This contemporary middle-grade graphic novel about family and belonging from New York Times bestselling author Lucy Knisley is a perfect read for fans of Awkward and Be Prepared.
Jen is used to not getting what she wants. So suddenly moving the country and getting new stepsisters shouldn't be too much of a surprise.
Jen did not want to leave the city. She did not want to move to a farm with her mom and her mom's new boyfriend, Walter. She did not want to leave her friends and her dad.
Most of all, Jen did not want to get new "sisters," Andy and Reese.
As if learning new chores on Peapod Farm wasn't hard enough, having to deal with perfect-at-everything Andy might be the last straw for Jen. Besides cleaning the chicken coop, trying to keep up with the customers at the local farmers' market, and missing her old life, Jen has to deal with her own insecurities about this new family . . . and where she fits in.
New York Times bestselling author Lucy Knisley brings to life a story inspired from her own childhood in an amazing journey of unlikely friends, sisters, and home.
"Funny, sweet, and real." -Jennifer & Matthew Holm, co-creators of the bestselling Babymouse series
"This book is gorgeous. Highly recommended." -Kristen Gudsnuk, creator of Making Friends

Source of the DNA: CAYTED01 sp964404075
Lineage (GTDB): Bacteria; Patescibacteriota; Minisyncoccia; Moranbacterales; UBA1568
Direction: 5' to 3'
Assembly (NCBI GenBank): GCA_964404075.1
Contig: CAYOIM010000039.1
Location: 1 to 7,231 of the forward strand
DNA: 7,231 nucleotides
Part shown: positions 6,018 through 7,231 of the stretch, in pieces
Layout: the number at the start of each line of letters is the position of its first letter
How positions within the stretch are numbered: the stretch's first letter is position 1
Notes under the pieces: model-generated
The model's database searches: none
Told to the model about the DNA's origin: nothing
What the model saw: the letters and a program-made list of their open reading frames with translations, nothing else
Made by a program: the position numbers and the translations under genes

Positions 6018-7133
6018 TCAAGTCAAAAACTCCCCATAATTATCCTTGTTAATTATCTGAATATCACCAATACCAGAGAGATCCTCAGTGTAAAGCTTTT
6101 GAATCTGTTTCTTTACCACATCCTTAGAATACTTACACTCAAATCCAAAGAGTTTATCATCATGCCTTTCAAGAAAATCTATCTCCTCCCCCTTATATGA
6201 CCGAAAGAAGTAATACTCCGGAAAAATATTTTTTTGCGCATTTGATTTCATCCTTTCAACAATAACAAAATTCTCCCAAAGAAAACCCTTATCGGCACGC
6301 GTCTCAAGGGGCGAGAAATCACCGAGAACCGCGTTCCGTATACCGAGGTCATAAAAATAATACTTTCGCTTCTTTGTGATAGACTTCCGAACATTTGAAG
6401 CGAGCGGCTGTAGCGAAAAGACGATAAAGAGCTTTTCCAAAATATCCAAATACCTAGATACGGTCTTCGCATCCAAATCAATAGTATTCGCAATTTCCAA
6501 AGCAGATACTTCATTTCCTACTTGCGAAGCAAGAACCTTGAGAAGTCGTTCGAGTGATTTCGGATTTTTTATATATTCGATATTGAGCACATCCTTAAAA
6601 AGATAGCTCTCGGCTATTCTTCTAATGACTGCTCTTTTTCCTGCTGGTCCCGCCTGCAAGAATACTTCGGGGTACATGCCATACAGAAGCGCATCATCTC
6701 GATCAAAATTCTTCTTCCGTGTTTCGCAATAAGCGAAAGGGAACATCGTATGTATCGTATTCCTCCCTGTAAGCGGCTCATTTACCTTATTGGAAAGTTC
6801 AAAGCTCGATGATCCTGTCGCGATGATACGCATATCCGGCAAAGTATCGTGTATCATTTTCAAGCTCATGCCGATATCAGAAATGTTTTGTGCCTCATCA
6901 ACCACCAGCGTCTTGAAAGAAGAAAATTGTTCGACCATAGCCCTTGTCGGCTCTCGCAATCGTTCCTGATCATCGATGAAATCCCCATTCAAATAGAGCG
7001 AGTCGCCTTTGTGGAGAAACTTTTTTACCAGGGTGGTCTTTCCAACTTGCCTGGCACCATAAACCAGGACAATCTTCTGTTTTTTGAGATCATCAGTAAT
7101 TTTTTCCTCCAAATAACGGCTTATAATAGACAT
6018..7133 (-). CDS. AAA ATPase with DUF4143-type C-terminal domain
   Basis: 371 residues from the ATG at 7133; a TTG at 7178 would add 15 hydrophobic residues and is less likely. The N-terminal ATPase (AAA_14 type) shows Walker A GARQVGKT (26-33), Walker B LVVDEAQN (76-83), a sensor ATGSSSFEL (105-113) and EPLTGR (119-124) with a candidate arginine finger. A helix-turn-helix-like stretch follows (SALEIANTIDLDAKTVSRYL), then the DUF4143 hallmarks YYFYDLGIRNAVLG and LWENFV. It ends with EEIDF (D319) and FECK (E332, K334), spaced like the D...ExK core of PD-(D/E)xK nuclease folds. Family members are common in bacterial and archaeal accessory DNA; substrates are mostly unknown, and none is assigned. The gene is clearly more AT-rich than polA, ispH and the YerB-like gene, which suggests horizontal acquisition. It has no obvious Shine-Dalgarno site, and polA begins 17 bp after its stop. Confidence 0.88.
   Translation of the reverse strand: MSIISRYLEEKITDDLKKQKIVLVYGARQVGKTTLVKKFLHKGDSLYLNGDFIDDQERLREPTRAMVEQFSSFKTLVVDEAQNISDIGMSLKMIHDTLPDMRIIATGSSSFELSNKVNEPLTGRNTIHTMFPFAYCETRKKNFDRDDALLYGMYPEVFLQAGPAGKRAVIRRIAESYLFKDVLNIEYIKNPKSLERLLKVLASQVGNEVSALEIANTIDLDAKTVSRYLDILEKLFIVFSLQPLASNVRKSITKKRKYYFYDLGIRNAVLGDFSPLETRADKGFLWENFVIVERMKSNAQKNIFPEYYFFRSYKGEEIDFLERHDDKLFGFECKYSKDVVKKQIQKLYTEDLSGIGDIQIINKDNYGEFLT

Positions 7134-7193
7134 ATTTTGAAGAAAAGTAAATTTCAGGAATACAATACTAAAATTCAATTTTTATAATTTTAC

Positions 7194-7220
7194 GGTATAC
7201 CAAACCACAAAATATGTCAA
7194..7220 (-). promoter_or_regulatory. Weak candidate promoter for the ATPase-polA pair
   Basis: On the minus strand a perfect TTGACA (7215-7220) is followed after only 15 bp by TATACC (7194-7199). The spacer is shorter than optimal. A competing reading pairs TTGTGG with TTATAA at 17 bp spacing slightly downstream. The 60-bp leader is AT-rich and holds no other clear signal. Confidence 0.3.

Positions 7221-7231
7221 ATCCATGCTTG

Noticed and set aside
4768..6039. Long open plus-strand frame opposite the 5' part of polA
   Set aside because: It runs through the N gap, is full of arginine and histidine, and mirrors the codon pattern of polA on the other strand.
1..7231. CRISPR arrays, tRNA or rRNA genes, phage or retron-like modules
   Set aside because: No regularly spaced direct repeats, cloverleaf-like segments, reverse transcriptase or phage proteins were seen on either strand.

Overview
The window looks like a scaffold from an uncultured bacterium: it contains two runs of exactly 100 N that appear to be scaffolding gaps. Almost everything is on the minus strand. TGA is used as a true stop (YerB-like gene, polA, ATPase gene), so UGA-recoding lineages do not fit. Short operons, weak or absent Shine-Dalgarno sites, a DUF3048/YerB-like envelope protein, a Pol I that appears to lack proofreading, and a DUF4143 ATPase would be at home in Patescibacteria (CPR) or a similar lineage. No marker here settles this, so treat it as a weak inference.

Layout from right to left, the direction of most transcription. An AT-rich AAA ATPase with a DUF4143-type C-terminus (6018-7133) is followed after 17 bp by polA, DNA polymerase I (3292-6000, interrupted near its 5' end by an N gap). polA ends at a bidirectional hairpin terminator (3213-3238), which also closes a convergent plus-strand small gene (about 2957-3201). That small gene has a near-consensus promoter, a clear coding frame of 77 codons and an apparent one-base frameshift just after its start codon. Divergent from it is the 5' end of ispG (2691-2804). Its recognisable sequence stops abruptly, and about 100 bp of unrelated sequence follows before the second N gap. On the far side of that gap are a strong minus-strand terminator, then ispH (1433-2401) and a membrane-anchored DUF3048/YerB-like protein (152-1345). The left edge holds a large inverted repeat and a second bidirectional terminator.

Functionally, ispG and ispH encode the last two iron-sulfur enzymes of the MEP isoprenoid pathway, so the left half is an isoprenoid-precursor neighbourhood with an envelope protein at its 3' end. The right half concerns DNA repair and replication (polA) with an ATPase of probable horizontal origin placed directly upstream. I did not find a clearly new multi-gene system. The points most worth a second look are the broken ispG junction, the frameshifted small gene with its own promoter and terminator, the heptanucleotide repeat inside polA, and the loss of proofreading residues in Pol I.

Knisley's autobiographical comics chops are on full display in her first graphic novel for kids, a fictionalized telling of her childhood experiences. When Jen moves to the country with her mother after her parents' divorce, she is less than thrilled to trade urban comic book shops and Chinese takeout for chicken coop related chores and her mother's disagreeable new boyfriend, Walter. Resentment deepens as Jen helps her mom at the farmers market left alone to handle sales though math isn't her strong suit and Walter's two daughters, Andy and Reese, begin arriving each weekend to share her room. Missing her old life and feeling unfavorably compared to know-it-all Andy, Jen tries to adjust, finding expression and self-worth in her art as she comes to love her "part-time sisters" and navigates Walter's seeming inability to treat her as equal to them. With specificity that lends itself to universality, Knisley balances humor and deeply felt emotion to capture the particular unfairness of being a child at the mercy of parental decisions. Art centers around the gentle realism of Knisley's established style, augmented with pencil drawings in the young protagonist's developing hand. Age 8 12.
OMG YASSSS AWEOSME
It was good the first times but I’ve read it a lot so it’s kinda boring
I’ve memorized it